Chaldeans Face Moral Risks in United States
U.S. bishops from the Eastern Catholic churches concelebrate a Maronite Divine Service of the Holy Mysteries at the Basilica of St. Paul Outside the Walls in Rome May 17. Bishops from the Chaldean, Ruthenian, Maronite, Ukrainian, Armenian, Melkite, Syria c and Romanian Catholic churches were making their ad limina visits to the Vatican to report on the status of their dioceses. (photo: CNS/Paul Haring)
18 May 2012 by Carol Glatz
VATICAN CITY (CNS) — Iraqi Catholics fleeing
physical danger in their homeland often find themselves
unprepared for the moral threats awaiting their families in
the United States, said the head of Chaldean Catholics in
the Western U.S.
Seeing a lack of respect for the unborn, altered
definitions of marriage and a general disregard for
Christian values means Chaldean Catholic families
settling in the United States often find themselves in a
world they are not at all accustomed to, Chaldean Bishop
Sarhad Y. Jammo of the Eparchy of St. Peter the Apostle
of San Diego told Catholic News Service May 17.
The challenge for many parents is not so much the
usual difficulties with the language or acclimating to a
new culture, but rather being afraid of what their children
may be exposed to every day in the media and many
schools, he said.
This is the irony, that is the dilemma, he said.
They escape from gunfire in Iraq trying to save their
family so they go to the United States and they find
physical security, but then they face moral attack, he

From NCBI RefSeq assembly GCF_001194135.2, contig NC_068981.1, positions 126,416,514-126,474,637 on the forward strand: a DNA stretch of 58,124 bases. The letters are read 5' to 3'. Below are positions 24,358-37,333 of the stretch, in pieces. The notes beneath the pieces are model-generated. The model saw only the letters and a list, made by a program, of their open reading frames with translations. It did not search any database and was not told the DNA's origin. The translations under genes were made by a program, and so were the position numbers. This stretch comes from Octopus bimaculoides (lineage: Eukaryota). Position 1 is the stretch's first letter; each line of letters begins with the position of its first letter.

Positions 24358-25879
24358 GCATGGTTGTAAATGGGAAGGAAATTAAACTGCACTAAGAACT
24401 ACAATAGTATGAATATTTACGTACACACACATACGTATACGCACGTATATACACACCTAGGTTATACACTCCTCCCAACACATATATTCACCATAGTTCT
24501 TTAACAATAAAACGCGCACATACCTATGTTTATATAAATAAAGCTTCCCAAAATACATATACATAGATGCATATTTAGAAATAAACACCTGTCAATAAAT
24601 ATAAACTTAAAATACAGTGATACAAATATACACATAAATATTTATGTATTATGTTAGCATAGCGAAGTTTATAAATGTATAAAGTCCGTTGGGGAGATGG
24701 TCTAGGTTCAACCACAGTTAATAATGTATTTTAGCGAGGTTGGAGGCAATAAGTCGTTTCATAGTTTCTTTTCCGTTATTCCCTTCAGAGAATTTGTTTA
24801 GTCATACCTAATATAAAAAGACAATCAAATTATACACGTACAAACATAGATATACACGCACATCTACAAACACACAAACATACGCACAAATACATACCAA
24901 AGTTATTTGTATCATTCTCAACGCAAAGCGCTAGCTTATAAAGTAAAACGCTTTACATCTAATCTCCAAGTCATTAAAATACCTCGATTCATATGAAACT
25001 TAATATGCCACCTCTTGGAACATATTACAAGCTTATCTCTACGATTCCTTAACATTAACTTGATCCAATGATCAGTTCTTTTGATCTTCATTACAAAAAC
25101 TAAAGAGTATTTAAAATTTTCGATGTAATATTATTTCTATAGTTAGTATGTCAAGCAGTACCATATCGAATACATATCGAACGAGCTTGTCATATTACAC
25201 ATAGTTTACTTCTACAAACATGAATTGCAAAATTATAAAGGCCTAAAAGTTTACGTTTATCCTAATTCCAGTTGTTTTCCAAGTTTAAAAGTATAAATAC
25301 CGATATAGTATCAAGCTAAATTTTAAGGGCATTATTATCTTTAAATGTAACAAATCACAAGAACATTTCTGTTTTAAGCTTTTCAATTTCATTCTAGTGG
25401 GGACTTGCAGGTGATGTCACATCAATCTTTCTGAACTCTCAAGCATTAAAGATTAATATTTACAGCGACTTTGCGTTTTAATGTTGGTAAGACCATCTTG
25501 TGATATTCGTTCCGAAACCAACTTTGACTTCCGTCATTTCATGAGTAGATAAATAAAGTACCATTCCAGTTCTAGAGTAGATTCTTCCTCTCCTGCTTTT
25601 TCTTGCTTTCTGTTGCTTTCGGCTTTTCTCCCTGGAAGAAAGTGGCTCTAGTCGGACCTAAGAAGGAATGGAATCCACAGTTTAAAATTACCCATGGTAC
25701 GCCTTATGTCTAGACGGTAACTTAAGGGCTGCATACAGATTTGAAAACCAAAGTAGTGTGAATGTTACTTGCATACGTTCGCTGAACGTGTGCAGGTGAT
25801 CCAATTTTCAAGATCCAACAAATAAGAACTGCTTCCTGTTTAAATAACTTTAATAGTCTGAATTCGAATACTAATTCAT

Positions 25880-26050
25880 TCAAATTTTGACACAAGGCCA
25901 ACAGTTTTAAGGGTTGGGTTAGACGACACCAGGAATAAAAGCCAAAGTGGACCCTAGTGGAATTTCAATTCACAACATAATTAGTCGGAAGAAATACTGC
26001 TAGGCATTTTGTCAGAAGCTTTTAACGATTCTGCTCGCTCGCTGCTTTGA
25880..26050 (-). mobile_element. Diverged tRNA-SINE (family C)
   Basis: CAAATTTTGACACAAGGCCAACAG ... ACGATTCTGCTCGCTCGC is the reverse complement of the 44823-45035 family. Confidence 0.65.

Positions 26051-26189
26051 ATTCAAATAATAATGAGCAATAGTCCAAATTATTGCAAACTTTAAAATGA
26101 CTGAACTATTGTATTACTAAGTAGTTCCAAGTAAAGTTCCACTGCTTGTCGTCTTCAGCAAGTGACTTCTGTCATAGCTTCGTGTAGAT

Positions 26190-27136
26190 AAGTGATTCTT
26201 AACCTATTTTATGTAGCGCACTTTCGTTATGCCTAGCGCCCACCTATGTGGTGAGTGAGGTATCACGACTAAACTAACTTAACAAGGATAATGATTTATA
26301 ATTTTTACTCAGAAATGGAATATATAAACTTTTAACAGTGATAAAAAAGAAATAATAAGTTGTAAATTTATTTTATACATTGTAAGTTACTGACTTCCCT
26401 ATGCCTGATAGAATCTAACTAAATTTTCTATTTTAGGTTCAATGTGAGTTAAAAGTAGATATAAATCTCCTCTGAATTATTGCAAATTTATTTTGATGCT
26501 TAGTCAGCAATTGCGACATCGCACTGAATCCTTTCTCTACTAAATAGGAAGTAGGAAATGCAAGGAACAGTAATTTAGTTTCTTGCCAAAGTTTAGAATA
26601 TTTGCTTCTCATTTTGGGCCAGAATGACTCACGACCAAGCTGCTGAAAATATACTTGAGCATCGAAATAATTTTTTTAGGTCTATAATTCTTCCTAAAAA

Because of a lack of moral grounding in the wider
culture, families turn to the church for help as they
struggle to maintain their Christian identity and live
according to the Gospel, Bishop Jammo said.
The bishop was in Rome for his ad limina visit
to the Vatican together with other heads of Eastern
Catholic dioceses in the United States.
Chaldean Catholics are the largest Eastern-rite
community in the United States and their numbers are
steadily growing. The Chaldean eparchies based in Detroit
and San Diego count about 165,000 faithful, according to
Vatican statistics for 2011.
Bishop Jammo said their growing numbers are
due to a large and steady stream of refugees since the
U.S.-led invasion of Iraq in 2003.
Chaldean Bishop Ibrahim N. Ibrahim, who heads
the Eparchy of St. Thomas the Apostle of Detroit, the
diocese for Chaldean Catholics in the Eastern United
States, said the biggest challenge in his diocese is how to
help families who have been unable to go to church for
Many of the refugees spent five to 10 years in a
transit country such as Lebanon, Jordan or Syria before
they found a home in the United States, he said.
Tags: Vatican United States Iraqi Christians Eastern Churches Chaldeans